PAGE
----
SATB2 linked to colon cancer stem cells

Scientists have identified a mechanism about how normal cells in the colon become malignant. Described online recently in Scientific Reports, their findings deepen our understanding of transformation and carcinogenesis and offer an attractive target for therapy, diagnosis, and prognosis of colon cancer.

Colon cancer, or colorectal cancer, is one of the leading causes of death worldwide, accounting for 655, 000 deaths per year globally. A growing body of evidence suggests that colorectal cancer stem cells are associated with transformation, progression, and metastasis. Cancer stem cells are a small population of cancer cells that have stem cell properties. Like normal stem cells, cancer stem cells have the capacity to self-renew and give rise to different cell types essential for tumor growth and survival. Cancer stem cells have been linked with treatment resistance, disease recurrence, and distant metastasis.

SATB2 (special AT-rich binding protein-2), a transcription factor, is known to regulate the expression of genes required for maintaining pluripotency and self-renewal. SATB2 is assumed to be a regulator of malignant transformation of human colorectal epithelial cells. But the molecular mechanisms in this process remain unknown.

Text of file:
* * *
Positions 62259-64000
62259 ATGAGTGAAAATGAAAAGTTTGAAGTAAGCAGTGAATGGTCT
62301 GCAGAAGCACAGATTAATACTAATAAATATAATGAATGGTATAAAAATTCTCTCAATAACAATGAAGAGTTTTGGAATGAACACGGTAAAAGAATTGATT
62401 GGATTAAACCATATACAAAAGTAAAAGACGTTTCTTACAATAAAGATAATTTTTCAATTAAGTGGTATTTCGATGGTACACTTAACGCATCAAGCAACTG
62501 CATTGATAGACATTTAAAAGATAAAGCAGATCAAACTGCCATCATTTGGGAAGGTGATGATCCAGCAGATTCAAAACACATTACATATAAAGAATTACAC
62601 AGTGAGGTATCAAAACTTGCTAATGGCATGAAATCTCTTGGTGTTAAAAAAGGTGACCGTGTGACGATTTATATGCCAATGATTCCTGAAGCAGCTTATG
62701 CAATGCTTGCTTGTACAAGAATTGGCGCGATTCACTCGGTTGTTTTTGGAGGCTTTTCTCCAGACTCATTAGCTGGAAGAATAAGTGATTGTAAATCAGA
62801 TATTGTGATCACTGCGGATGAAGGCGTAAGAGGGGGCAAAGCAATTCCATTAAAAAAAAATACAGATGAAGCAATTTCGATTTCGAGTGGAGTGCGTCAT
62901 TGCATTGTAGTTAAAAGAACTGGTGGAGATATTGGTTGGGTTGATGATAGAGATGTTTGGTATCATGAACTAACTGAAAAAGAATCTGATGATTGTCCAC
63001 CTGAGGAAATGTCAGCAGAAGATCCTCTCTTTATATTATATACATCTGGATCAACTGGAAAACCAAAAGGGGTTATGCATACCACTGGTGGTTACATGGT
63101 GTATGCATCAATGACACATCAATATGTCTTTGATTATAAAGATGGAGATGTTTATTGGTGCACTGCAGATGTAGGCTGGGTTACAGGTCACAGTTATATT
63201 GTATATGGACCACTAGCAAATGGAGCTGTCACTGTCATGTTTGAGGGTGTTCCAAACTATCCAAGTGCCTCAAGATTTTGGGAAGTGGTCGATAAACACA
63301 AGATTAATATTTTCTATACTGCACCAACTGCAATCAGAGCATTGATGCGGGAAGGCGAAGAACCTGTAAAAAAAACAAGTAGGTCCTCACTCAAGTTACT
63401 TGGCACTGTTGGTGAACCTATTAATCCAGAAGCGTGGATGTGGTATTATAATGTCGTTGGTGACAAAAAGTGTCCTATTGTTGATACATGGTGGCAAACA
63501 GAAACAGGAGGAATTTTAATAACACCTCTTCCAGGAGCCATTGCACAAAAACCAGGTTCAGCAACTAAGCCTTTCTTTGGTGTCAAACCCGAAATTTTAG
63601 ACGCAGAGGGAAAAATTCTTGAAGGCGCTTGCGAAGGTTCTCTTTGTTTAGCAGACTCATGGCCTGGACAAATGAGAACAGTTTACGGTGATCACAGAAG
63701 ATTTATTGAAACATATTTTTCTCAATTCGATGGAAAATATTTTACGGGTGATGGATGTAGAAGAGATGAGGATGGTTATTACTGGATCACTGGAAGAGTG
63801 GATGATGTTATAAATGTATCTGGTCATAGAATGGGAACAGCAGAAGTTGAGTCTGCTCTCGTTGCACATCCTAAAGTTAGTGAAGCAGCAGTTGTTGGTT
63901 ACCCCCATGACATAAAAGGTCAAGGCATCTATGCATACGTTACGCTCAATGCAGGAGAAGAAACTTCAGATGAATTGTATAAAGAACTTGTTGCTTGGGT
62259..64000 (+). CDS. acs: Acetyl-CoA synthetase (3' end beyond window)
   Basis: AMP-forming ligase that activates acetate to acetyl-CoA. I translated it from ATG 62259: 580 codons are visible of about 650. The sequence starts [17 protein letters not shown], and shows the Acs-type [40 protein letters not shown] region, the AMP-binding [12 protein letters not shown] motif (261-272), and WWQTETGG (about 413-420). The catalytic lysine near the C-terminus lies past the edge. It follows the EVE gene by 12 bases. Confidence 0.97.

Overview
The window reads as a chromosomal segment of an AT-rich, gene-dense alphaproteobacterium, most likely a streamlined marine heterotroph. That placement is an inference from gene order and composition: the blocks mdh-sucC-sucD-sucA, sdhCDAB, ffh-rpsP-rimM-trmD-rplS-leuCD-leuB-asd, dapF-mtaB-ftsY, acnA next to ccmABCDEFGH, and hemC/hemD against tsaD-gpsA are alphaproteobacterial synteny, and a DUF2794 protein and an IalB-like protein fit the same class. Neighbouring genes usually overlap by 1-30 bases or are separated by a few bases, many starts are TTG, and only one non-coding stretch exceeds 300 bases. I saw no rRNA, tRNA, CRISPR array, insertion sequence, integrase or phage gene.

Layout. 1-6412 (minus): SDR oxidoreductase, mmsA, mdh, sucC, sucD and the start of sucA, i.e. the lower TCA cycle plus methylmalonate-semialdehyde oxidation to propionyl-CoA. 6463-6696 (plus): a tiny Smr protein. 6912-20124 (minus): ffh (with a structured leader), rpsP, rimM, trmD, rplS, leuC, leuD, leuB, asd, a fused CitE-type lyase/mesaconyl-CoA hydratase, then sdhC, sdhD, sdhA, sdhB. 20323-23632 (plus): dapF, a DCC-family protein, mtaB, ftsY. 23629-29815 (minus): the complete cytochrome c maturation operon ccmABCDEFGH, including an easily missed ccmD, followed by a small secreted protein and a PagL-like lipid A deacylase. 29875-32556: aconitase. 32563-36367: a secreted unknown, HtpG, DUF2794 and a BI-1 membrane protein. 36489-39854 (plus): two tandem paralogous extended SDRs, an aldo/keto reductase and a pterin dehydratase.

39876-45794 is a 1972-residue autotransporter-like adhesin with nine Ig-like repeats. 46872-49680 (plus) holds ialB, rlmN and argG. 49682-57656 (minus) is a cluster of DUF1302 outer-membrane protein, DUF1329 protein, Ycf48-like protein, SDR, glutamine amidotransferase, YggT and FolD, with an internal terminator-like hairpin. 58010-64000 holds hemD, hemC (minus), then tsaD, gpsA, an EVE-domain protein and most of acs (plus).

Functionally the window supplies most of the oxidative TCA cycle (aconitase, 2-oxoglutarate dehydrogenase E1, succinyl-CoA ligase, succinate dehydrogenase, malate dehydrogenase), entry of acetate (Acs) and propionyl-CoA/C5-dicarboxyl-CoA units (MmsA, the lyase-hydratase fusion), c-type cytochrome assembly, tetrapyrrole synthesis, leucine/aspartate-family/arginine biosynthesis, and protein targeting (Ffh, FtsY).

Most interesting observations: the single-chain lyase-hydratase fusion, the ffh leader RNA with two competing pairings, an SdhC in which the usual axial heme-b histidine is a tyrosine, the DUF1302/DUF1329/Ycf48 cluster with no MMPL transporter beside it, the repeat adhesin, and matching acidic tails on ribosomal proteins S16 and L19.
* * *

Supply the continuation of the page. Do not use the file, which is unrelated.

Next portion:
To solve this mystery, researchers headed by Rakesh Srivastava from Kansas City VA Medical Center conducted this study. First, they measured SATB2 expression in human normal colon epithelial cells and several human colorectal cancer cell lines. They did not detect SATB2 in human normal colon epithelial cells but observed relatively high levels of SATB2 in all colorectal cancer cell lines studied.

To verify the role of SATB2 in cell transformation and stemness, the researchers overexpressed SATB2 in human normal colon epithelial cells. Overexpression of SATB2 led to the expression of stem cell-associated molecules as well as increased cell growth, migration, and invasion. The results prove that SATB2 is able to induce malignant transformation of human normal colon epithelial cells.

Next, they inhibited SATB2 in colorectal cancer stem cells. The results showed that inhibition of SATB2 suppressed the expression of stem cell markers and led to reduced cell migration and invasion. Furthermore, they identified the β-catenin/TCF-LEF pathway as a mediator of the biological effects of SATB2.

In summary, the study proves that SATB2 is able to induce malignant transformation in normal colorectal epithelial cells, and that SATB2 overexpression is crucial for the maintaining of cancer stem cells, whereas SATB2 inhibition eliminates cancer stem cell properties. Because SATB2 is differentially expressed between normal and cancer colon cells, drugs that target SATB2 might kill colon cancer cells, sparing normal cells.
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